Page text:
Possession of a controlled or illegal substance is, of course, a crime in the state of Indiana. The Indiana legal code defines “a controlled” substance, but it isn’t always as clear what it means to be “in possession” of that substance. Does the drug have to be on your person, near you, or found when you are present? These are all questions that have been discussed in drug-related charges.
Over many years of drug cases, the definition of possession has been defined more and more clearly by opinions issued through the evaluation of cases brought up by appeal. If you have been charged with a drug crime, the more you know about what constitutes possession, the more effectively you and your criminal lawyer can mount a successful defense.
Most of the drug crimes in Indiana are successfully defended by knowing just how possession is portrayed and proven. Often, it is up to the state of Indiana to prove that the defendant was in “possession” of the controlled substance to get a conviction.
It is not nearly as simple as it may sound. For example, in some cases, you can be in possession of a controlled substance even if you are not present. As ludicrous as that may sound, it is only through the in-depth, decisive, and personal dissection of your unique that your criminal lawyer can defend you properly.
How is a Drug Crime Defined in Indiana?
In Indiana “drug crimes” cover a broad range of chargeable offenses, from simple possession of small amounts of marijuana to the possession and dealing of large amounts of heroin, methamphetamines, and prescription drugs. Just as the vast differences in drug offenses vary, so do the charges and associated penalties that could be handed down. First-time offenders may be dealt with much more leniently than those that have a substantial drug-related record.
It is possible that penalties for a first-time marijuana possession charge may not even have any jail time. But on the contrary, dealing in large amounts of controlled substances or illegal drugs like cocaine may result in years behind bars.
For clarity, it is a crime to use, possess, manufacture, or distribute drugs classified as having a potential for abuse. Cocaine, heroin, marijuana, and amphetamines are examples of drugs classified to be subject to abuse. It may also be possible to be charged with a drug offense simply by having prescription drugs that are not yours. The type of prescription drug, amounts, intent, etc. all play a part in the “drug crime” equation.
What Should I Do First If I am Charged With a Drug Crime?
Recent changes to Indiana laws may have reduced the potential penalties for certain drug crimes. Possession and sale of narcotics are still taken very seriously though. If you’ve been charged with even a minor crime, you’ll still need a reputable criminal defense attorney to fight on your behalf.
If you are convicted of some seemingly minor offenses, you could potentially face thousands of dollars in fines, some jail time, possible job loss, loss of financial aid, or even your right to stay in the country, if you’re not a U.S. citizen.
Felony drug crimes are highly complicated to defend. They can be difficult to understand, and all the details, facts, circumstances, etc. have to be presented to the court in a factual, concise, and organized manner. An example of the complex nature of these crimes is Indiana’s legal code list of “Enhancing Circumstances.” These “Enhancing Circumstances” can be used by Indiana prosecutors to increase the felony level of drug crimes.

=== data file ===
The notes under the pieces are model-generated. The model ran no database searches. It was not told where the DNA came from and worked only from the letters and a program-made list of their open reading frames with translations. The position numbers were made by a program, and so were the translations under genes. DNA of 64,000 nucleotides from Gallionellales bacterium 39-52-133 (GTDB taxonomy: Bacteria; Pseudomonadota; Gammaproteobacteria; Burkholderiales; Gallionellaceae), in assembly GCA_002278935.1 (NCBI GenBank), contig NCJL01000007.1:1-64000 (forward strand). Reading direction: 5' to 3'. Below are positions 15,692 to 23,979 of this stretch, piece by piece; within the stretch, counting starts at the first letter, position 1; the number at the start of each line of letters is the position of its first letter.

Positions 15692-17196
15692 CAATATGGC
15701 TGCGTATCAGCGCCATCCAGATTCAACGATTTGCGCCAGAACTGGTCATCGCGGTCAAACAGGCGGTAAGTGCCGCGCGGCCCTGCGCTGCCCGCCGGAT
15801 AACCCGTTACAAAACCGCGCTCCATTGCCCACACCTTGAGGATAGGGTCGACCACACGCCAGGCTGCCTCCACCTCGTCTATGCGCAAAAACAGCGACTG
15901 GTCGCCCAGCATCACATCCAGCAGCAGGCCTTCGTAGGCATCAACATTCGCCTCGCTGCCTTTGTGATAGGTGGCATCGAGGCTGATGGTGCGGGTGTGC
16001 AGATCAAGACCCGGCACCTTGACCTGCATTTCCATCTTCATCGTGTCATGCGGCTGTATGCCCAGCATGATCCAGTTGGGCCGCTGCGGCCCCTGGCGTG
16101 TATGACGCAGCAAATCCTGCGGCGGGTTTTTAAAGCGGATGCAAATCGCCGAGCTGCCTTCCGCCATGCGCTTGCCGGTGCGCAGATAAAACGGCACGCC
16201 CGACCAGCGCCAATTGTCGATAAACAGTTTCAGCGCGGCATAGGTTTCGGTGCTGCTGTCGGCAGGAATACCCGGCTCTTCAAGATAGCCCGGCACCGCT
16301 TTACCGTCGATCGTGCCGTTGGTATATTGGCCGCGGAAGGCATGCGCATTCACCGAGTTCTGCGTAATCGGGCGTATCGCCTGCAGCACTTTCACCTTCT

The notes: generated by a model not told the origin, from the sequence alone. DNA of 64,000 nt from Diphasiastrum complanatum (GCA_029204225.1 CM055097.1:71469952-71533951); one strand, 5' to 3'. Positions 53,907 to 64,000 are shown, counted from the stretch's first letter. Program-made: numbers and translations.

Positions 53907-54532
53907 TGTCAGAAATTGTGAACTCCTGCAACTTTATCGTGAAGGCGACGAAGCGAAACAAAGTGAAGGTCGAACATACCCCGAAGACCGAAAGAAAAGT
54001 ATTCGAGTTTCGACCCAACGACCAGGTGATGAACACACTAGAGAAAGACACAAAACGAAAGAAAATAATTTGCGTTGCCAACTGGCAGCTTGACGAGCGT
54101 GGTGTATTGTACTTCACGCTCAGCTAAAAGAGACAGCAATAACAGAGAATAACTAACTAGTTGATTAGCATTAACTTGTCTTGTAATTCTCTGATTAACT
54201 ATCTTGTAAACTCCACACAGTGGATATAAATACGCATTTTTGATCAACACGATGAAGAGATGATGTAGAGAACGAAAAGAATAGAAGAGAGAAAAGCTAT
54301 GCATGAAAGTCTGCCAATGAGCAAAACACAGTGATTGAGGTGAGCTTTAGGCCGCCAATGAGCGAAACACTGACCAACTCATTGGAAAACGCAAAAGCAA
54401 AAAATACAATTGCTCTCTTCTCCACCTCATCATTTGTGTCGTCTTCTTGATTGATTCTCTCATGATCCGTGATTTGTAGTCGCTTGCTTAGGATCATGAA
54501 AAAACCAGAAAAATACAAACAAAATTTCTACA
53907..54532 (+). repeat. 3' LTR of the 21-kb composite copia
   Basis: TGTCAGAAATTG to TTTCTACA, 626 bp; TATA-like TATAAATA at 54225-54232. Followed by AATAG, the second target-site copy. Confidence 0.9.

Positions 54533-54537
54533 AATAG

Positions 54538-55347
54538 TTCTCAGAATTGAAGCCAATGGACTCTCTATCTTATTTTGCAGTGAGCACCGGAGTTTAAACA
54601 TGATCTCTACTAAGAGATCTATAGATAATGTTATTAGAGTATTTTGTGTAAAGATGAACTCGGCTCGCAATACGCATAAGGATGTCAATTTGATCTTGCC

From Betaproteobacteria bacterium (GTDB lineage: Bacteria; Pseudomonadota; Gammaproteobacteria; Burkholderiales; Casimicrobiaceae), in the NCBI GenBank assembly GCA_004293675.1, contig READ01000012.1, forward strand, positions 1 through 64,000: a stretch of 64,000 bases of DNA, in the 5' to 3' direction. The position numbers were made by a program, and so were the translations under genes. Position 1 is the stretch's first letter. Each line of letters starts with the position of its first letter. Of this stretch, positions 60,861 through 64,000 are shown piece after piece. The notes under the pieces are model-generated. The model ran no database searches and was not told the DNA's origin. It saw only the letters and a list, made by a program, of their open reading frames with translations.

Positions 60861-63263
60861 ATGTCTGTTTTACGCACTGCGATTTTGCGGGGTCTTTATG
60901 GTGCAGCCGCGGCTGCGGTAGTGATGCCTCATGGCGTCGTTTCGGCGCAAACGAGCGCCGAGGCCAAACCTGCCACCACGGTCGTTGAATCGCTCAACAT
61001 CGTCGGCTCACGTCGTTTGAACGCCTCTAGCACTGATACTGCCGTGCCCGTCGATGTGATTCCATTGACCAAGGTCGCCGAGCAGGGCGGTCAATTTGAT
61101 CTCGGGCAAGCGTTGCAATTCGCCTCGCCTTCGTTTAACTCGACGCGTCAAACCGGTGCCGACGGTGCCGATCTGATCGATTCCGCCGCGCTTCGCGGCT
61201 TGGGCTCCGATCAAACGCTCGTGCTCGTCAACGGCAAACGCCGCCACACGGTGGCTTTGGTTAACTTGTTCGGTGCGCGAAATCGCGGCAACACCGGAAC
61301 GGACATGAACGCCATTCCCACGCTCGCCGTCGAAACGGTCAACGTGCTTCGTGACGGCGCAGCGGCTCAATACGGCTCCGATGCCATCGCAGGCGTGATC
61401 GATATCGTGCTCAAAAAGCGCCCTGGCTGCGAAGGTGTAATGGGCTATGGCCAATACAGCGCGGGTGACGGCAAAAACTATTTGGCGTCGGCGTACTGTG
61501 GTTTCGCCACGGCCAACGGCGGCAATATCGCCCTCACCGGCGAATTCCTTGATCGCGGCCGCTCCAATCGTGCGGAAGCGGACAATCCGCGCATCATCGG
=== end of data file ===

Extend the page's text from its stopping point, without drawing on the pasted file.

Some of these include:
- location of a transaction or an arrest
- prior drug-related convictions
- If a child, or minor, was present during the offense
For instance, you can be charged with a higher level felony simply for possessing drugs within 500 feet of school property even if no children were present. As well, if you are convicted of dealing narcotics such as cocaine, heroin, or methamphetamine you also can face a wide range of possible consequences depending on certain aggravating circumstances.
Retaining an experienced drug crimes attorney quickly is crucial. These cases are complex and the consequences can be very severe. Your entire quality, style of life, family, job, and future are at stake.
Remember that You Still Have Rights
When you are charged with a drug crime, at first it may seem that all hope is lost. Just keep in mind that you do have rights. Although drug cases are complex, your defense attorney can help you no matter the circumstance. There are usually ways to mount a defense to lessen the offense or possibly modify the charges.
Examples of possible areas for a defense:
- Lack of actual possession of the substance. Your criminal defense lawyer, in knowing the details of the case and arrest, might find adequate evidence to suggest you didn’t have actual possession of the drug.
- Lack of actual intent may be able to be proven by your lawyer. A good number of drug crimes need to have intent proven. If your attorney can show that intent to commit a crime was not there, it may help significantly.
- If the search and seizure were illegal, your attorney has more ammunition for your defense. You have constitutional rights and they must be upheld or evidence may be thrown out completely.
Regardless of what you think might happen, there are many reasons to hope for the best and believe that you and your drug crimes attorney can work to obtain an overall satisfactory conclusion in your case.